Welcome to episode four of the series that Newsweek has quoted “…is to the world of Car Brochures what the violin is to classical music”.
In the late 1970’s and the early ’80s there were myriad small family cars each trying to persuade the masses from the big beasts of burden that Mum and Dad had formerly crammed their kids ‘n junk into. They were all much of a muchness, really. But that’s not what the manufacturers wanted us to think.
Today we’re turning Japanese, albeit with a distinct Antipodean accent. It’s the Datsun Pulsar.
The Pulsar, we were led to believe, was:
“….A new breed of hatchback”
“….there hasn’t been a hatchback that put sportscar enjoyment into such a luxuriously practical, safe and inexpensive form”.
Now, back in the early 90’s my Auntie had one of these, albeit in UK market “Nissan Cherry” form. She never noted it as luxurious and certainly never stated that it put her in mind of a sports car. She would use terms like shitbox and crappy little rust-bucket; and not long into her ownership of said conveyance the suspension mounts rusted from the chassis rails, the floor fell out and she would soon sweep the remaining pile of orange dust into a skip and try to forget the entire episode.
And that was the crypto-exotic “Coupe” version, which this brochure suggests that New Zealanders were never blessed enough to receive. However, what they did get featured:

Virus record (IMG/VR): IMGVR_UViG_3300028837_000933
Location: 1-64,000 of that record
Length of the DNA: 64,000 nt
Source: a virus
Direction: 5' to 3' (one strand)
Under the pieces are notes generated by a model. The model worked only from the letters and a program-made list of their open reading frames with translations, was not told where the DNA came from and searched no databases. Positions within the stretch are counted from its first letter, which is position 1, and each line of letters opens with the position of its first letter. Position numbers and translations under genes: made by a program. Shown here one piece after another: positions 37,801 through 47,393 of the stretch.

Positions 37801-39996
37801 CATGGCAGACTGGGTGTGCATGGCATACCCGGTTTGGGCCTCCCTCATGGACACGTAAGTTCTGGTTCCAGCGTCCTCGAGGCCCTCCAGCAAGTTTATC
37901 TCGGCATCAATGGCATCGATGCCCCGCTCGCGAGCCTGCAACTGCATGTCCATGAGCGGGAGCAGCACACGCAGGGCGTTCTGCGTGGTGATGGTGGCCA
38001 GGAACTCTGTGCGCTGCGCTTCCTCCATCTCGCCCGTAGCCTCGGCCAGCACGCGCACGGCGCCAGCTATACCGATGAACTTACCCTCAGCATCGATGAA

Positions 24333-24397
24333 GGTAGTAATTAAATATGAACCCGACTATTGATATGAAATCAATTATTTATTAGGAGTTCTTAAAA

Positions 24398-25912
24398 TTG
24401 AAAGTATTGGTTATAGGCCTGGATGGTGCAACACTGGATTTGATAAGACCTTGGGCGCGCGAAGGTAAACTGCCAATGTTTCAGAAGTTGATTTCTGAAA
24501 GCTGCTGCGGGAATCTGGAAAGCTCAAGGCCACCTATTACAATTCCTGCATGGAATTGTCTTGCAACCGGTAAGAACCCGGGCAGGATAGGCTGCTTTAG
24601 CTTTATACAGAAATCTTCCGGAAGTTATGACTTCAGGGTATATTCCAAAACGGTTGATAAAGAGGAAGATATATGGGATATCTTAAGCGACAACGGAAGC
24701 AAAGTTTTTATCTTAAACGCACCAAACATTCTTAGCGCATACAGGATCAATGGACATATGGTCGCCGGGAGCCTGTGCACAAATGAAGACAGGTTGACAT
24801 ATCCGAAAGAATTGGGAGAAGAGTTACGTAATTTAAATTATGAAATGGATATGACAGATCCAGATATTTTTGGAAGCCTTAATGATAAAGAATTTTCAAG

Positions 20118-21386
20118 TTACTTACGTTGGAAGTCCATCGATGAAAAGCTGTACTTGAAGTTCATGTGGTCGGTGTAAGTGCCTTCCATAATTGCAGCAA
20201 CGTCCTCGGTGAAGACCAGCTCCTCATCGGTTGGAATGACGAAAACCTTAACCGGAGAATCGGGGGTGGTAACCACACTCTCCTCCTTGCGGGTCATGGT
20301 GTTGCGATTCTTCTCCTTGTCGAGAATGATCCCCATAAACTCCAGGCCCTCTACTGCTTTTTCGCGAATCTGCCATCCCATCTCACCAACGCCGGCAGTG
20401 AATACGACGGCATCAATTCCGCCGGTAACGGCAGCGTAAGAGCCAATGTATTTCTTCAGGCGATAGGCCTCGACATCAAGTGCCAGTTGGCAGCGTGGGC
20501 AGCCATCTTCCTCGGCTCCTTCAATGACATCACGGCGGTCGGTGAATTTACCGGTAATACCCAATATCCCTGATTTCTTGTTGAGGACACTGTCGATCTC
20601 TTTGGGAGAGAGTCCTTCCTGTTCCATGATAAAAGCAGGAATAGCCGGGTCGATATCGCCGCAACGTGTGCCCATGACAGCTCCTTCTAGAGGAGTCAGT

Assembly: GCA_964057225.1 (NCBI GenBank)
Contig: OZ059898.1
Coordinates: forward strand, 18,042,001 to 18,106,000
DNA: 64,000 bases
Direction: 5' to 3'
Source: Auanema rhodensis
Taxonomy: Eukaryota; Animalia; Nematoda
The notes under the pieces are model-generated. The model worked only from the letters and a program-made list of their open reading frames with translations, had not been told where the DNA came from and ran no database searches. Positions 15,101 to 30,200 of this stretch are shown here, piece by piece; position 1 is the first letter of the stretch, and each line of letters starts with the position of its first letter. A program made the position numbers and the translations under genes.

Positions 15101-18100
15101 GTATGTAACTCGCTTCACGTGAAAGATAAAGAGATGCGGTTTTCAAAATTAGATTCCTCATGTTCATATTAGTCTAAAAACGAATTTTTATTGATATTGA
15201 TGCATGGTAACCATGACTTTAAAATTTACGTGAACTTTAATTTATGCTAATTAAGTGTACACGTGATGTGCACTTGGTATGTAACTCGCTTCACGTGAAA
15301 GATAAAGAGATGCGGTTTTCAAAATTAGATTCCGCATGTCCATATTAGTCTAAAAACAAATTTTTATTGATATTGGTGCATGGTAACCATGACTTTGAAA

“…sporty, wind-cheating styling…..(that)….brings a whole new dimension to this class of car”
Yup. By the time this 1982 model came about there were only, oh, about infinity different five-door hatchback cars with front-wheel drive on the market, so clearly Datsun had stumbled across a formula they did well to keep to themselves. It was sheer one-upmanship that saw them go ahead and take the trouble to give the Pulsar;
“…Sleek lines. Sheer style. Solid construction. And inside, luxury, comfort and space in a combination you won’t find anywhere else.”
Yeah, except in cars. Lots of cars. Few of which, though, could claim to match the Pulsars interior beigeness. Not to worry, though. There’s all that sporting prowess to dwell on, remember:
“Performance buffs will thrill to the sporty exhaust note of the new Pulsar. And revel in its uncomplaining response to the demand for instant acceleration in each of the five gears”
Yes, the 1.3 litre, 74hp four-cylinder, overhead-cam engine was:
“A new breed of engine…..(that)…drives Pulsar with the punch of a sportscar”.
I can’t remember the last time I saw one of these machines trundling around. It’s surprising that more haven’t been preserved, being that Datsun were so sure that Pulsar marked a pivotal moment in car design.
But hey, at least I own the brochure.
<Disclaimer:- All photos were taken by the author and are of genuine original manufacturer publicity material, resting on the bonnet of a 1998 Audi A4. All copyright rights remain in the possession of the manufacturer, who in this case is desperate to leave these dark days behind them>